While having a bit of a New Year tidy up of computer files and folders, I came across many photos taken in a ‘Walk around Tunbridge Wells’ five years ago, and was aware of just how many changes the town has gone through in such a short time.
One place is the Vale Road Methodist Church (pictured in the snow in 2012) which is currently being converted into a gym. This church was the place of marriage in 1895 for a well known Tunbridge Wells photographer – James Richards. Following their marriage James and Amy ran a shop at 112 (now 132) Camden Road, before moving to larger, permanent premises at 85 Camden Road. Amy ran a Newsagents, Stationers and Lending Library, at a time when libraries were privately run. Books were lent at 1d and 2d per week. James had a darkroom in the basement. He photographed street scenes and events in the local area, turning them into postcards for sale. There were several postal collections and deliveries during one day in Victorian times, and postcards were used to send short messages, much as we now send a text. A James Richards postcard can be identified by the white handwritten initials “JR” and serial number along the bottom.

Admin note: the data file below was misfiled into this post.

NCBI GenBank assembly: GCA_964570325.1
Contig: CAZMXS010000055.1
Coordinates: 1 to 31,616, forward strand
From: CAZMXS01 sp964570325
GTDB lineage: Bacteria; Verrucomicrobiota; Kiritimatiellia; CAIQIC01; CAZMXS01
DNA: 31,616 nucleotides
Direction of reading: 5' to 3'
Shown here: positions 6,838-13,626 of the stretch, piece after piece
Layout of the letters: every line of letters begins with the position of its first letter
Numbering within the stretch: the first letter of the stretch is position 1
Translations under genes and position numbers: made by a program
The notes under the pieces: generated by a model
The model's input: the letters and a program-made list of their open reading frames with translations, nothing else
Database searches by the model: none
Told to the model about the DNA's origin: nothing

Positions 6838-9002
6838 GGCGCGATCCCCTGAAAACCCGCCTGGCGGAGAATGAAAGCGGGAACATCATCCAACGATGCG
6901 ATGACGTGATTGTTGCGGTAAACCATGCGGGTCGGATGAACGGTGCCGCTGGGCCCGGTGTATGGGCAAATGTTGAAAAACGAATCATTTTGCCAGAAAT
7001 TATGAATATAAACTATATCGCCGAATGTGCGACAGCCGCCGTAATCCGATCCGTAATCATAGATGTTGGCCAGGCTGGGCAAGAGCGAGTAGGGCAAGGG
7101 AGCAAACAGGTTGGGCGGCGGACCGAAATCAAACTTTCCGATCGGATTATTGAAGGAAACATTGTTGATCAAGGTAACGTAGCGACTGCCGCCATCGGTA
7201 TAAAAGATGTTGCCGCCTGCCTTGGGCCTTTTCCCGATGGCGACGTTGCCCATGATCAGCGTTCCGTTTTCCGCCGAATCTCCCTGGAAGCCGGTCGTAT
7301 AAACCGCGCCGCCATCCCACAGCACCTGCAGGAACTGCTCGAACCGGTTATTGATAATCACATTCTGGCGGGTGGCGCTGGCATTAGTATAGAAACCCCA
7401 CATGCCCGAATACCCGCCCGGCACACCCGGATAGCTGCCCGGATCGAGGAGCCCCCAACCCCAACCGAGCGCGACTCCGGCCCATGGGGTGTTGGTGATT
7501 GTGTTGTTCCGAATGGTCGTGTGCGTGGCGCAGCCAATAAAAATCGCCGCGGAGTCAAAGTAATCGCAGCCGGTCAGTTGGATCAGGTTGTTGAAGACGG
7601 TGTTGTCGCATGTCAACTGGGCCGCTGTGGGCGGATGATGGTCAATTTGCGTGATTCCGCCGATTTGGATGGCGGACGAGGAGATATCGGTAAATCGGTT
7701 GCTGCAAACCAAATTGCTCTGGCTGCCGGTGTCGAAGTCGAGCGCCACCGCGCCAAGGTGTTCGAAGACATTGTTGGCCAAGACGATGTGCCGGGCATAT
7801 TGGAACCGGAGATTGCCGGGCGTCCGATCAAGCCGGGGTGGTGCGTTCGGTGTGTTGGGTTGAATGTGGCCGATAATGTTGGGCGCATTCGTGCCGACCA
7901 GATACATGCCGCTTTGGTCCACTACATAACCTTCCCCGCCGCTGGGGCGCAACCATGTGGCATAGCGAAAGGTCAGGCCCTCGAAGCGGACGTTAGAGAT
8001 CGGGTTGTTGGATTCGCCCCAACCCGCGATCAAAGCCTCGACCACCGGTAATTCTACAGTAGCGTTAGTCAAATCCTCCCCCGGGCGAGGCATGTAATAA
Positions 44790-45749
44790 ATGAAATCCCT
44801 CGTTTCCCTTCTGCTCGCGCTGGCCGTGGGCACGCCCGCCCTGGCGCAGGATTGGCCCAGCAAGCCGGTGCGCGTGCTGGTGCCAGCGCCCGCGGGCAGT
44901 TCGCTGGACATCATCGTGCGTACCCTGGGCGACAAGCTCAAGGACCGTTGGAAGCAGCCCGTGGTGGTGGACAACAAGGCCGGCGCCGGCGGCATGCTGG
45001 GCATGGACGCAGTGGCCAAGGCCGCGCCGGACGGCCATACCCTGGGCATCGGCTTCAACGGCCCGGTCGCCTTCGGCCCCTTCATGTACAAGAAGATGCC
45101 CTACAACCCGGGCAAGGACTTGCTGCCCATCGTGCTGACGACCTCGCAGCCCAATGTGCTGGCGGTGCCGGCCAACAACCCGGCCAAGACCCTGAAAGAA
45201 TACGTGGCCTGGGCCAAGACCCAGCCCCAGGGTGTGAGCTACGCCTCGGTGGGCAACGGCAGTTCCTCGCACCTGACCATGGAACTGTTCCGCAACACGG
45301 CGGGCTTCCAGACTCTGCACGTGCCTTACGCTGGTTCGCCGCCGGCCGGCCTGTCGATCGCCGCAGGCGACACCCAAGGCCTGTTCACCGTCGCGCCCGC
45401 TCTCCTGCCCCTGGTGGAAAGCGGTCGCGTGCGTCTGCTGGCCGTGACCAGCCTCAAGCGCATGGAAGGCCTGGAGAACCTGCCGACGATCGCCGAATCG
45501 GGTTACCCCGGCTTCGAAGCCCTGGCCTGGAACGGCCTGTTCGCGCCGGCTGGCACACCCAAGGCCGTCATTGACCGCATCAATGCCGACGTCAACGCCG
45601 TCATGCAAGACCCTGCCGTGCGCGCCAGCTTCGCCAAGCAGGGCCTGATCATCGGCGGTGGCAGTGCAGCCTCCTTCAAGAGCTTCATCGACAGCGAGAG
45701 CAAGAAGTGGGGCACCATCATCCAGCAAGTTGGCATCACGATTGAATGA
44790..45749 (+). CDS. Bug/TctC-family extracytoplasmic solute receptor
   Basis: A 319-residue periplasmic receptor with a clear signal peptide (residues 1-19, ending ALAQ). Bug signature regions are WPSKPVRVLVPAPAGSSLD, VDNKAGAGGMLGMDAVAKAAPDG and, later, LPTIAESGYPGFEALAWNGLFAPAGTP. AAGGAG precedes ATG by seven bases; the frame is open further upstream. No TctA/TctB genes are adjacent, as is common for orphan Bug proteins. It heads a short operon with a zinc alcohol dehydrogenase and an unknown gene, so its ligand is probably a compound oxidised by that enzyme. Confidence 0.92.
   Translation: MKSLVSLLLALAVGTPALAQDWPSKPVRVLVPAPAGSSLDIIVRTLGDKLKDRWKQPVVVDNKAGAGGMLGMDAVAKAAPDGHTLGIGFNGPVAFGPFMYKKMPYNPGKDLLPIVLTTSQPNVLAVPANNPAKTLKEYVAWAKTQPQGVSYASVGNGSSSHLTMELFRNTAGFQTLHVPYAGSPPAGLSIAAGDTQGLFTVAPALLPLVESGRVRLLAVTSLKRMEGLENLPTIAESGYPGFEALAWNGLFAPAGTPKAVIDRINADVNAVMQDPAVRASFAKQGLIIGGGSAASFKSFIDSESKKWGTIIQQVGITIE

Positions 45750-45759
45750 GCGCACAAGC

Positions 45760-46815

As well as photography, James was a Methodist preacher, and wrote several books, under the name of ‘Jim Cladpole’ and ‘Old Jim’, using Sussex dialect (having been born in Hailsham, Sussex in 1866). The History of High Brooms written by Old Jim in 1937, was sold to raise money for High Brooms Methodist Church improvements, with James printing all 250 copies by hand on a small press, one page at a time. With his strong religious beliefs, James started his history “In the beginning God created the heaven and the earth” This religious theme carries on throughout the sixty two page booklet, but does contain a very good history of the area, which developed during Victorian times, due to the brickwork industry.
As he travelled around preaching, James would photograph many local scenes, including churches, chapels and mission halls. He also photographed street scenes around Tunbridge Wells, including local people within the scenes, and news events. During the time of his photography business, from marriage in 1895 until his death in 1949, national events included the Suffragette movement, World War, Coronations, Jubilees and Royal deaths. Tunbridge Wells was very proud of putting on huge displays to commemorate events, including decorated stately arches, fireworks displays, bonfires and carnivals, all recorded by James Richards.
It struck me that today we are often inward looking, taking selfies rather than recording the everyday life of streets and houses. These images, and writings, are then stored on phones, and occasionally on computers, leaving us with less legacy than that left by James Richards. Unfortunately all his glass plate negatives that were stored in the shop basement developed a mould and were thrown away after his death, but postcards, and sometimes the books, can be purchased second hand.
More Tunbridge Wells photography to come at The Museum and Art Gallery, “27th January – 20th May “Capturing on Collodion” with Sean Hawkey.
Written and published: Town Crier Magazine January 2017